In the months leading up to June 11th, antifascists in and surrounding Coeur d’Alene recognized the threat that queer folks were facing from both local and faraway fascists. Different collectives outside Coeur d’Alene got together to assess the risks of traveling to north Idaho to support and defend Pride and to establish goals for the day. Antifascist crews worked hard brainstorming and predicting potential outcomes, taking care to prioritize the safety of Pride attendees and vulnerable folks living in north Idaho. Eventually, crews decided the best and safest goals would be to: Create a buffer between the fascists and Pride attendees and mitigate potential harm. Antifascists were ready to defensively put their bodies on the line in case of a violent entrance into the park by fascists in order to slow them down and give Pride attendees more time to leave. Render aid in case of confrontations.
For two and a half months, unhoused protesters maintained a tent demonstration across from the capitol in so-called Boise, Idaho. In response, folks were given a printout from capitol security and Idaho state police that informed them that they would be ticketed/trespassed from the area and potentially arrested if they remained past the 28th of March (a date that the State conveniently decided to begin early lawn maintenance and sprinkler set up). Fed up from constant state repression, and still facing a lawsuit and criminal charges, demonstrators decided to disband and scatter. The thought of further raids, ticketing, and repression from the State was too much to bear.
Most of the windows in the Dover, Idaho community hall face old Dover, still looking over the original mill workers’ houses and church that were transported upriver in 1922. Slipping into the kitchen and peering out the back window, however, is a reminder of how much Dover has changed. In the 1950s, it would have looked at a tangle of trees, then a deep meadow in the distance, and the community’s sandy beach just beyond that. Later, the view would include massive piles of woodchips, the birch trees providing some cover between the building and graying piles of sawdust. Today, there’s a walking path that skirts the back of the community hall and, beyond that, brand-new homes. Dozens of buildings, from condominiums to bungalows to massive mansions, now sit in the fields where the mill once stood.
Folks are three weeks into the tent demonstration in so-called Boise, Idaho. Lasting through multiple police raids, attacks from local fascist groups, and a whirlwind of misrepresentation in local media; folks are war weathered but are regaining strength and pressing forward. In the early morning hours of Friday, February 4th, 2022 folks began to hear the soft and eerie hum of police drones flying overhead, followed by the invasion of 40 Idaho state police filling the area. Cops started opening tents and grabbing whatever they could find that could be used to sustain warmth for the protesters who have been occupying the space. They stole more blankets, sleeping bags, people’s clothing, harm reduction items (clean sharps, sharps containers, narcan – harm reduction items kept at camp in case anyone stops by or comes through that needs safer items for addictions/substance use) chairs, heaters, and propane and put it all in a trailer they parked nearby.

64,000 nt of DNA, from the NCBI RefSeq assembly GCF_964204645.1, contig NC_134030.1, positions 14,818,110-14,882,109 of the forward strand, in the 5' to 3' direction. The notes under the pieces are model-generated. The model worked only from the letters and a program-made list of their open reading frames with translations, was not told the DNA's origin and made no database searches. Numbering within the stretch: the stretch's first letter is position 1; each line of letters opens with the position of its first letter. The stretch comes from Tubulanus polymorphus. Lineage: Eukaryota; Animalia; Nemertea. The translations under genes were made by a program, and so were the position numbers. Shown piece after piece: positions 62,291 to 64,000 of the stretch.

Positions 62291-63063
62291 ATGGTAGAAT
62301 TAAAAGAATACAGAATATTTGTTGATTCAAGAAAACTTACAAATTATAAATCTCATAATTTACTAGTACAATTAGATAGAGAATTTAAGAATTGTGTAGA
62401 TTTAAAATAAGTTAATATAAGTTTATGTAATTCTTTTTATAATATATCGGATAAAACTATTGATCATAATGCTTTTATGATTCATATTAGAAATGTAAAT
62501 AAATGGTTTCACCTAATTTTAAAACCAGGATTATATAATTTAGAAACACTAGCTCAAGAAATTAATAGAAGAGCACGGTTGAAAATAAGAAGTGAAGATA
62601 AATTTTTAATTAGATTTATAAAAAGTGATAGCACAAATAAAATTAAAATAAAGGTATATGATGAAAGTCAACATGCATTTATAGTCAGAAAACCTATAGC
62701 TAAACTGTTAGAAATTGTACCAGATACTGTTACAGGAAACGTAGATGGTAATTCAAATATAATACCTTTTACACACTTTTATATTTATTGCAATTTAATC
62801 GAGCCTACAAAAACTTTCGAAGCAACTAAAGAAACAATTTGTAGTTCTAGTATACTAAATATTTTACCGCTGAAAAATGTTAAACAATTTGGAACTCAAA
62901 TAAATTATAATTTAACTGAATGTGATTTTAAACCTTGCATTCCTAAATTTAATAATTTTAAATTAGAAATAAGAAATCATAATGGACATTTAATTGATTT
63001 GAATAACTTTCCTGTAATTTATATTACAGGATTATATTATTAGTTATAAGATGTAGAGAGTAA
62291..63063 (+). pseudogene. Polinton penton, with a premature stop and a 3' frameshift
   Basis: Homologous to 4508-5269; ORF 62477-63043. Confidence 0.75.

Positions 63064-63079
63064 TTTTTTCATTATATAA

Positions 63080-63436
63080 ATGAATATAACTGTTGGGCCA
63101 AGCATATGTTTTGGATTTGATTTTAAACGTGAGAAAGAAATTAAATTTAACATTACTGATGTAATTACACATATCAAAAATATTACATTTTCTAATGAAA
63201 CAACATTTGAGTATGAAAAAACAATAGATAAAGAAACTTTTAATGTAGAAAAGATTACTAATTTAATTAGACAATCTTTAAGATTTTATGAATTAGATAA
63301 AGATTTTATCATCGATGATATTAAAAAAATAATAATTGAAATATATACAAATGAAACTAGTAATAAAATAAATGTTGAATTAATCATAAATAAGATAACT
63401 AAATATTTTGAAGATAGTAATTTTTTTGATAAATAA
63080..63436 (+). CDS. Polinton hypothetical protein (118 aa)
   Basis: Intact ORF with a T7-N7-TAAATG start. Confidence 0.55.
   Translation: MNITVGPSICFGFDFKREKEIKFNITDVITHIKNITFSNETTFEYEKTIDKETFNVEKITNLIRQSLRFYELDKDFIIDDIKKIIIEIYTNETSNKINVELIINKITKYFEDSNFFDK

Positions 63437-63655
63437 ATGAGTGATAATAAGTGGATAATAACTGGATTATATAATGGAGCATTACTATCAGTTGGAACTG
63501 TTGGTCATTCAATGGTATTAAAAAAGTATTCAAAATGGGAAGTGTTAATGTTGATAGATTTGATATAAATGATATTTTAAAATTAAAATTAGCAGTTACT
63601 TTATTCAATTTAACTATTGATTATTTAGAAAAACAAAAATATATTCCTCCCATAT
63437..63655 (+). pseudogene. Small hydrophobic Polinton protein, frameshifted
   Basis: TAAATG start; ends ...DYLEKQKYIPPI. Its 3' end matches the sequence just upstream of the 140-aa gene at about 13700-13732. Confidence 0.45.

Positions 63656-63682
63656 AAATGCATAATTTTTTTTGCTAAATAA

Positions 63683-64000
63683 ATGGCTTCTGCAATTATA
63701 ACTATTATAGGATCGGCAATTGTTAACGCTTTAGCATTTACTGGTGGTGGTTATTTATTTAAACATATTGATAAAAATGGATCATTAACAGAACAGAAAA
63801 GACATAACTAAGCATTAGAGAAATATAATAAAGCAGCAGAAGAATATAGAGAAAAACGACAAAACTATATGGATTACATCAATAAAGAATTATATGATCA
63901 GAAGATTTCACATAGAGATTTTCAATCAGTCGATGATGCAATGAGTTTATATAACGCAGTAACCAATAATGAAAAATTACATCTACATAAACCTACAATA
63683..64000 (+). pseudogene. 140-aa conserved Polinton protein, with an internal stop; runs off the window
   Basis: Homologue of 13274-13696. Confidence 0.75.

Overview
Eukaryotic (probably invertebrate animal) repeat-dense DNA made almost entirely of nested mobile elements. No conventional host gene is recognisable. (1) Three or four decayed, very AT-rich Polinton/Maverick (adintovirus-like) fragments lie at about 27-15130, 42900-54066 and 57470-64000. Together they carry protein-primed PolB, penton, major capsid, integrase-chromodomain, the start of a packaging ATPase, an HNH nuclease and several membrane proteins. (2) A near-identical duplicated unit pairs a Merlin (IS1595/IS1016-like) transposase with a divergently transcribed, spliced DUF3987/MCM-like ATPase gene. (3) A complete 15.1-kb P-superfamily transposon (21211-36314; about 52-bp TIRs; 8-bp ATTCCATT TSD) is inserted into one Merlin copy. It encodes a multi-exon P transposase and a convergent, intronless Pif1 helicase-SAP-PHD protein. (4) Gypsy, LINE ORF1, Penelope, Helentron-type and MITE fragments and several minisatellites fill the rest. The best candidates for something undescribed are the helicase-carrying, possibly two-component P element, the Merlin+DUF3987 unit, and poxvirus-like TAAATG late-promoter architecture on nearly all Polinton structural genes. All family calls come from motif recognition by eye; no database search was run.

By Waydownsouth for Daily Kos, What would you do if you found yourself standing face to face with people bearing signs accusing you by name of killing babies and encouraging the shooting of American soldiers? Might you lose your cool? Might you get involved in an exchange that would ultimately lead to anger or descend into the shouting matches we've been seeing at so many Town Halls lately? Not if you're Joan Baez, who, in the 50th year of her career, continues to live according to unshakeable ideals of non-violence and compassion in ways that should inspire us all. Last night, four Vietnam veterans protested Joan's concert in Idaho Falls with signs reading: "JOAN BAEZ - SOLDIERS DON'T KILL BABIES, LIBERALS DO" and "JOAN BAEZ GAVE COMFORT & AID TO OUR ENEMY IN VIETNAM & ENCOURAGED THEM TO KILL AMERICANS!"
The Occupy movement, which withered after clampdowns on protest encampments in U.S. cities, may now legally erect a tent city in Idaho after a federal court order barred the state from enforcing a ban, citing free speech rights, an attorney for protesters said on Thursday. The ruling by a U.S. judge in Boise on Wednesday caps a two-year fight between Idaho officials and Occupy Boise protesters over a tent encampment they created near the state capitol in 2012 before being evicted under a hastily crafted measure approved by lawmakers that barred camping on state property. The American Civil Liberties Union of Idaho filed a lawsuit in 2012 against Republican Governor C.L. “Butch” Otter and others on behalf of Occupy Boise, contending the camping measure and another rule limiting protests to seven days were unconstitutional. U.S. District Judge B. Lynn Winmill last year found the camping ban violated constitutional guarantees of free speech and on Wednesday issued a permanent injunction blocking the state from removing protest tents because such an action “targets political speech for suppression.” The state had argued unsuccessfully that Occupy Boise’s request for the injunction on enforcement of the camping ban was moot since the legislature had earlier this year retracted the seven-day limit on protests and other restrictions.